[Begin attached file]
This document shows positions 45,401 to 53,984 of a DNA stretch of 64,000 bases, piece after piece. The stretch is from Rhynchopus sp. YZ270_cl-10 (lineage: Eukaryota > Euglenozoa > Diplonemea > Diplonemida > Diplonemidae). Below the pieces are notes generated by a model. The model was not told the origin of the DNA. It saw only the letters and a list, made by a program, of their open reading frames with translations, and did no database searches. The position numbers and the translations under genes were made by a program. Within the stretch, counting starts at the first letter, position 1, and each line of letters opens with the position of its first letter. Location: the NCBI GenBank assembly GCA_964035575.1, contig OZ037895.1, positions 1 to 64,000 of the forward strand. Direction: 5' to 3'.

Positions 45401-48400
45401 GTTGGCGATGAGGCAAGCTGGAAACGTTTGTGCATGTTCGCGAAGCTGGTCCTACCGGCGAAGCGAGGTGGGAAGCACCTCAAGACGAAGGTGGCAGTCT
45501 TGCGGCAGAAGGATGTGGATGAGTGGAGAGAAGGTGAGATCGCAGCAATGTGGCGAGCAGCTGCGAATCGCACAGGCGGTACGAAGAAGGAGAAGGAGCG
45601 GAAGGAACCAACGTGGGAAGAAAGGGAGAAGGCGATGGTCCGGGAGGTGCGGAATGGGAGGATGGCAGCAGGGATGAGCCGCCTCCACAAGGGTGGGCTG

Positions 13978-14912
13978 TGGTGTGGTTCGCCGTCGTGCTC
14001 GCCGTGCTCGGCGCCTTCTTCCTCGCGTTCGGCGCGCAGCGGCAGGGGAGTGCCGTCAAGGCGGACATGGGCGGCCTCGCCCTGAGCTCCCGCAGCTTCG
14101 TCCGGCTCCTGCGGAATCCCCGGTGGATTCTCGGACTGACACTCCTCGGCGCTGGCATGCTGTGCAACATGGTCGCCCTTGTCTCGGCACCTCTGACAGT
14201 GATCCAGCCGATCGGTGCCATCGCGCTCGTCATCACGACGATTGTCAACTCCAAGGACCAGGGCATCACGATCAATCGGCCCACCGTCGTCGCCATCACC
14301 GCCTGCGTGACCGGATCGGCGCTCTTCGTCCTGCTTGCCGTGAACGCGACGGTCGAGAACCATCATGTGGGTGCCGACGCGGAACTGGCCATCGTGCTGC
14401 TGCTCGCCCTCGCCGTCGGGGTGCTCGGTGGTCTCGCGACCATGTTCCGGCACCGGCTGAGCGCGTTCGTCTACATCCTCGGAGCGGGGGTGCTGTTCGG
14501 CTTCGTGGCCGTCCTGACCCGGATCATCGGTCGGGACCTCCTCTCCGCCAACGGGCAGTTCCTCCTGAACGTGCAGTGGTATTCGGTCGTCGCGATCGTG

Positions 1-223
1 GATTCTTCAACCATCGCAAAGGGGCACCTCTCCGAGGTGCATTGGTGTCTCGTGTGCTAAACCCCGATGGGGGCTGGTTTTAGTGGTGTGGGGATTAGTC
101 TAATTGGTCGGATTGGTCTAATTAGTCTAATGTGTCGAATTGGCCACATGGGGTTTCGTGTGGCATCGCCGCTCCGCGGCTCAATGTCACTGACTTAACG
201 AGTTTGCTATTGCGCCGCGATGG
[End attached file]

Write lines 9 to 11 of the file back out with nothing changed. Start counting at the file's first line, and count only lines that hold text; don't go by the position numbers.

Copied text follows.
14101 TCCGGCTCCTGCGGAATCCCCGGTGGATTCTCGGACTGACACTCCTCGGCGCTGGCATGCTGTGCAACATGGTCGCCCTTGTCTCGGCACCTCTGACAGT
14201 GATCCAGCCGATCGGTGCCATCGCGCTCGTCATCACGACGATTGTCAACTCCAAGGACCAGGGCATCACGATCAATCGGCCCACCGTCGTCGCCATCACC
14301 GCCTGCGTGACCGGATCGGCGCTCTTCGTCCTGCTTGCCGTGAACGCGACGGTCGAGAACCATCATGTGGGTGCCGACGCGGAACTGGCCATCGTGCTGC